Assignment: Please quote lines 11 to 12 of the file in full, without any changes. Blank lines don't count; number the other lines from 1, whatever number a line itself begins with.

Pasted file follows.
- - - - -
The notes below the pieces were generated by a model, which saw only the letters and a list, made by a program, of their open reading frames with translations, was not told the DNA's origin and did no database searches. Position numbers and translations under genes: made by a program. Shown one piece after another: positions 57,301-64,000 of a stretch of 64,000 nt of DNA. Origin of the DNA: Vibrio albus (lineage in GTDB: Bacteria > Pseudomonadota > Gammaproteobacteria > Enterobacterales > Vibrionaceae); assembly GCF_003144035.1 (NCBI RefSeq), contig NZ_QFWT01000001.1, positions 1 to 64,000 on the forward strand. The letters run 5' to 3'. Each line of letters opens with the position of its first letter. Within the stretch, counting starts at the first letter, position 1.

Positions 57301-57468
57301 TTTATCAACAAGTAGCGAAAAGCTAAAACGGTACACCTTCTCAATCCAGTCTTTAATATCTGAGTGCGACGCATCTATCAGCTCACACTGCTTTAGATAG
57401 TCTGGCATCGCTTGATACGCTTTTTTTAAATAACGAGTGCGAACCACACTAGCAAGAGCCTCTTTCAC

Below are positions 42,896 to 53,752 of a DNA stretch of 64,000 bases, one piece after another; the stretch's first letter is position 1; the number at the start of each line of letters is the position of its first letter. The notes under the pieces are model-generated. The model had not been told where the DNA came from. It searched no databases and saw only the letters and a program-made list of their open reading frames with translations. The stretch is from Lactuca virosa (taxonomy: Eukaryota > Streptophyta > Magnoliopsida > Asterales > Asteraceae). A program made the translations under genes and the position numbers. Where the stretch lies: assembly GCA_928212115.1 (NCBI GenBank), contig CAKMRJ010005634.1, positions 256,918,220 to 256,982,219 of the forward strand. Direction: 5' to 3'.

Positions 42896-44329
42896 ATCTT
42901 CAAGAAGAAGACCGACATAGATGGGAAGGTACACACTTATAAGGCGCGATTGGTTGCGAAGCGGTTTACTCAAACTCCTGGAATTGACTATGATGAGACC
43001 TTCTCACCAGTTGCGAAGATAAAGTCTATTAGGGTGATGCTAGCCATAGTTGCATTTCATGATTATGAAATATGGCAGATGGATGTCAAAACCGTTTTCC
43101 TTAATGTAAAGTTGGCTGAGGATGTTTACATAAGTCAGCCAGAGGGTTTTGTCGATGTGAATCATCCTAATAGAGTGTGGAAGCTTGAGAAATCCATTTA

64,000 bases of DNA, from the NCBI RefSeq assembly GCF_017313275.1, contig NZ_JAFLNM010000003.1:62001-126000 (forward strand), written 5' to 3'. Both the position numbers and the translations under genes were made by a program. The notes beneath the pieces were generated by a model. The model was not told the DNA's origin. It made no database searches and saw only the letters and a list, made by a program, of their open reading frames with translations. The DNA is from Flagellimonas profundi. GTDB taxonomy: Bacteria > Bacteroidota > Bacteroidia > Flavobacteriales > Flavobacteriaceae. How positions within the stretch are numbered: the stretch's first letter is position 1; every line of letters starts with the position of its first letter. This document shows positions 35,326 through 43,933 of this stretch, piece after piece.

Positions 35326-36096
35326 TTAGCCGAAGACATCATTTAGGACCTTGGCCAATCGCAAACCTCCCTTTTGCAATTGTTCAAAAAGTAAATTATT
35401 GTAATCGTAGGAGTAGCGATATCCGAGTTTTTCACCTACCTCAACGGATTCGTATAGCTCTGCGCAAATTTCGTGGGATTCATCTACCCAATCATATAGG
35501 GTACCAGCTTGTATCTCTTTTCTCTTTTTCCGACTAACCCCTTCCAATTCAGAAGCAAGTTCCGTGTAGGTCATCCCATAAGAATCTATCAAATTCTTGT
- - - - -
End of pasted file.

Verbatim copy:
64,000 bases of DNA, from the NCBI RefSeq assembly GCF_017313275.1, contig NZ_JAFLNM010000003.1:62001-126000 (forward strand), written 5' to 3'. Both the position numbers and the translations under genes were made by a program. The notes beneath the pieces were generated by a model. The model was not told the DNA's origin. It made no database searches and saw only the letters and a list, made by a program, of their open reading frames with translations. The DNA is from Flagellimonas profundi. GTDB taxonomy: Bacteria > Bacteroidota > Bacteroidia > Flavobacteriales > Flavobacteriaceae. How positions within the stretch are numbered: the stretch's first letter is position 1; every line of letters starts with the position of its first letter. This document shows positions 35,326 through 43,933 of this stretch, piece after piece.

Positions 35326-36096